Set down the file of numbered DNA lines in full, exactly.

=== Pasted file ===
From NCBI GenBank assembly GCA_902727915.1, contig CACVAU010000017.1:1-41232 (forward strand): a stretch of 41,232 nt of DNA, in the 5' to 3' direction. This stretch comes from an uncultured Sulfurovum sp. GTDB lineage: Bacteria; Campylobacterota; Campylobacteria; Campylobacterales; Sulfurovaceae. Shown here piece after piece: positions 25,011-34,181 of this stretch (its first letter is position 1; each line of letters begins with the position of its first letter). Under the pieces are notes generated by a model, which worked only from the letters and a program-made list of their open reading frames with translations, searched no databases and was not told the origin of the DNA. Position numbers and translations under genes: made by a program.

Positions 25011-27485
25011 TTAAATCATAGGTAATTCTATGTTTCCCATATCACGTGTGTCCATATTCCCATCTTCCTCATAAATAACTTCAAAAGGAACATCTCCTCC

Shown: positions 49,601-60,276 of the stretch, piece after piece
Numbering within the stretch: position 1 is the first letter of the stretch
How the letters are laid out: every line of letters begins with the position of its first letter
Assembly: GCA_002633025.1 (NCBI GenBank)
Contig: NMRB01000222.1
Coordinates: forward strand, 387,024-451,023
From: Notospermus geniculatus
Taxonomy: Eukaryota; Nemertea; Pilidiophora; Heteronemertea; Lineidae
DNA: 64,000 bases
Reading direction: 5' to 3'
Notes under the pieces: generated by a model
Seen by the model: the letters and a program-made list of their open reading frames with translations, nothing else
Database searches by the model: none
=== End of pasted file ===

From NCBI GenBank assembly GCA_902727915.1, contig CACVAU010000017.1:1-41232 (forward strand): a stretch of 41,232 nt of DNA, in the 5' to 3' direction. This stretch comes from an uncultured Sulfurovum sp. GTDB lineage: Bacteria; Campylobacterota; Campylobacteria; Campylobacterales; Sulfurovaceae. Shown here piece after piece: positions 25,011-34,181 of this stretch (its first letter is position 1; each line of letters begins with the position of its first letter). Under the pieces are notes generated by a model, which worked only from the letters and a program-made list of their open reading frames with translations, searched no databases and was not told the origin of the DNA. Position numbers and translations under genes: made by a program.

Positions 25011-27485
25011 TTAAATCATAGGTAATTCTATGTTTCCCATATCACGTGTGTCCATATTCCCATCTTCCTCATAAATAACTTCAAAAGGAACATCTCCTCC

Shown: positions 49,601-60,276 of the stretch, piece after piece
Numbering within the stretch: position 1 is the first letter of the stretch
How the letters are laid out: every line of letters begins with the position of its first letter
Assembly: GCA_002633025.1 (NCBI GenBank)
Contig: NMRB01000222.1
Coordinates: forward strand, 387,024-451,023
From: Notospermus geniculatus
Taxonomy: Eukaryota; Nemertea; Pilidiophora; Heteronemertea; Lineidae
DNA: 64,000 bases
Reading direction: 5' to 3'
Notes under the pieces: generated by a model
Seen by the model: the letters and a program-made list of their open reading frames with translations, nothing else
Database searches by the model: none